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NCJ Number: 204295 Find in a Library
Title: Alternative Practices for Juvenile Justice in Flanders (Belgium): The Case for Mediation (From Repositioning Restorative Justice, P 255-270, 2003, Lode Walgrave, ed., -- See NCJ-204284)
Author(s): Mia Claes; Frans Spiesschaert; Catherine Van Dijk; Igne Vanfraechem; Sigrid Van Grunderbeeck
Date Published: 2003
Page Count: 16
Sponsoring Agency: Willan Publishing
Portland, OR 97213-3644
Sale Source: Willan Publishing
c/o ISBS, 5804 N.E. Hassalo Street
Portland, OR 97213-3644
United States of America
Publisher: http://www.isbs.com 
Type: Case Study
Format: Book (Softbound)
Language: English
Country: United States of America
Annotation: This chapter analyzes the history of juvenile justice law in Belgium and describes the restructuring of legal practice, with an emphasis on the implementation of three restorative justice initiatives with juveniles in the Flemish community.
Abstract: The Belgium juvenile justice system was based on the idea that children need protection and (re)education, not punishment. As such, there has been a strong tendency in Belgium to rely on welfare programs as a solution to juvenile delinquency. In 1990 an act was passed with the intention of improving legal safeguards for children and making a clear distinction between social assistance for minors in need of education and judicial reactions to juvenile crime. Despite this act, the dominant philosophy of the Flemish juvenile justice system remains one of protection and education. A growing concern for victims is emerging as a dominant discourse in justice systems throughout the world. Although this focus on victims has expanded the legal rights of victims, the principles expressed in the discourse rarely are seen in the day-to-day practice of justice systems. However, as a restructuring of legal practice in Belgium became increasingly necessary, mediation services, educational projects, and community service opportunities were initiated in Flanders (Belgium). Community service programs and educational projects as restorative juvenile justice sanctions evolved slowly in the Flemish system, with judges having the right to impose such sanctions in 1965 but not systematically doing so until the end of the 1980’s. Next, the history, development, and structure of victim-offender mediation are discussed. The purpose of victim-offender mediation is to bring together the offender, his or her parents, and the victim with the goal of restoring the mental and material harm caused by the offense. The seriousness of the crime is not a factor in recommending mediation in Belgium. Various mediation schemes are considered, including family group conferences, in which the offender and their network and the victim and their network meet to discuss the offense and agree on a plan to resolve the harm created by the offense. Questions remain about how much support should be given to mediation programs for juveniles and adults; in the future they should be assigned a more definitive status and be subjected to clear regulations and standards. Notes, references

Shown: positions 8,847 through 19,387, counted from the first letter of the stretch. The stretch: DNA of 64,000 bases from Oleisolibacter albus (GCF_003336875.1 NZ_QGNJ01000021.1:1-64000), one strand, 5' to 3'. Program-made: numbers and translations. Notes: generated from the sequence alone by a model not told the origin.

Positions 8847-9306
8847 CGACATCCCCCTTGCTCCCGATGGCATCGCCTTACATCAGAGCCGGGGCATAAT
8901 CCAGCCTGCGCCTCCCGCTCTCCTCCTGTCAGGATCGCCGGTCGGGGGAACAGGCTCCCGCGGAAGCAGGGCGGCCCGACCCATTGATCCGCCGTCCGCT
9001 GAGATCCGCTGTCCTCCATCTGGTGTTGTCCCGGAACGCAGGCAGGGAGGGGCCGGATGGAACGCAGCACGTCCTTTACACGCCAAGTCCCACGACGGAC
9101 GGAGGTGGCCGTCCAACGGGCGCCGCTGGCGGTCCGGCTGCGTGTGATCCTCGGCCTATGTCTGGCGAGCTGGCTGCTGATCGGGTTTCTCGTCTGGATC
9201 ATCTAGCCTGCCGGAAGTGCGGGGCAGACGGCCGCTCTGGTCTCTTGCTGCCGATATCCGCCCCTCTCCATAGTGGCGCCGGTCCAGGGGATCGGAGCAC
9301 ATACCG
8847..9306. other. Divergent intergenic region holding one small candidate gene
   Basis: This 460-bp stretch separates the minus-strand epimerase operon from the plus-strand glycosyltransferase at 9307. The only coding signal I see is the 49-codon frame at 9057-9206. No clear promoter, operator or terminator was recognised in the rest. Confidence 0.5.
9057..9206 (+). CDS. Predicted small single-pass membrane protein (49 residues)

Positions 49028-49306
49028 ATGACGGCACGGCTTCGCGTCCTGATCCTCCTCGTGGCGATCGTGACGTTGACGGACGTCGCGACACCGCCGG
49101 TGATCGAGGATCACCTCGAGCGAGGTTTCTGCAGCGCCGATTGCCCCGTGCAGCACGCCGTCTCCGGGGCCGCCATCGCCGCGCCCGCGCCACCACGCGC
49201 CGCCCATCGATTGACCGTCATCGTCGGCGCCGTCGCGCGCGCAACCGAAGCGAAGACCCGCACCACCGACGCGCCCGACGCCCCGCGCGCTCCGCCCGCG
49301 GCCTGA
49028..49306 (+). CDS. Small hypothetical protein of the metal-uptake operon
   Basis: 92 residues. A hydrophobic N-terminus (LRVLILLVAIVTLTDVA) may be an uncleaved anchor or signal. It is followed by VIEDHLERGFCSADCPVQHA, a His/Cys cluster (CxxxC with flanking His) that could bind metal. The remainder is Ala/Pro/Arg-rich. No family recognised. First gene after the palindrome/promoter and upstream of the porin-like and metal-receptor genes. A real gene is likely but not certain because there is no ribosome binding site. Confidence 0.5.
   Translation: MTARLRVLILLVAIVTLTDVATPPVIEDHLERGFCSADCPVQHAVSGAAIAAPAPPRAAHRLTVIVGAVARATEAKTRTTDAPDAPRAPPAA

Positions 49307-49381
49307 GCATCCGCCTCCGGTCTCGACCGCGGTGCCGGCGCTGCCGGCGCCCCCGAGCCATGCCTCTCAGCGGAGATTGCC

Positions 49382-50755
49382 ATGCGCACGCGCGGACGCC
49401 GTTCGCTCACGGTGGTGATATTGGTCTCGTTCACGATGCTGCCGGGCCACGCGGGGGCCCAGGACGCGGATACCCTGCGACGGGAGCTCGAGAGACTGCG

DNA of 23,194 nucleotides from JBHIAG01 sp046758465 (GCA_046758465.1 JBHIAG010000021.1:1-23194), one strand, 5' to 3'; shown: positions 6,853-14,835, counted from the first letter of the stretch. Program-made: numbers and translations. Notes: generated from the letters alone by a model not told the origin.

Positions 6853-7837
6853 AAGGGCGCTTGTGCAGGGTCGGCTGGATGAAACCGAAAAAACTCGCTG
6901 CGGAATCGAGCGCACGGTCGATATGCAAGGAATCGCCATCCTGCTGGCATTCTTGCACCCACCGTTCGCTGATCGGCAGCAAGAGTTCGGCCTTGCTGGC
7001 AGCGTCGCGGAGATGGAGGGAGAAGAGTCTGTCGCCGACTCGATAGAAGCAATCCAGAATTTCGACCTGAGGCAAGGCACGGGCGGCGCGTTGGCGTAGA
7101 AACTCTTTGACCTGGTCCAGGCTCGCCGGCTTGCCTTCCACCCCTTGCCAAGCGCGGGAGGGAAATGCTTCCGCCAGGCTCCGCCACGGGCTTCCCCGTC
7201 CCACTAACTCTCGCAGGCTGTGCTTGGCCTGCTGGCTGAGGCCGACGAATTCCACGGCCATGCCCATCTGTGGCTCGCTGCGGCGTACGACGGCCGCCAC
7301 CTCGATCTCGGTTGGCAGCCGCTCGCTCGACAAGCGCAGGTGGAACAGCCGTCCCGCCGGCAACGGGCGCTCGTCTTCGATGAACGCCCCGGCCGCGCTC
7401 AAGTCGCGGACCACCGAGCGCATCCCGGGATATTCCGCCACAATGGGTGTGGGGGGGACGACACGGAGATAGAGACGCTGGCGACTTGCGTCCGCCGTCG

Main Term(s): Foreign juvenile justice systems; Restorative Justice
Index Term(s): Belgium; Family conferencing; Juvenile justice reform; Mediation
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http://www.ncjrs.gov/App/publications/abstract.aspx?ID=204295

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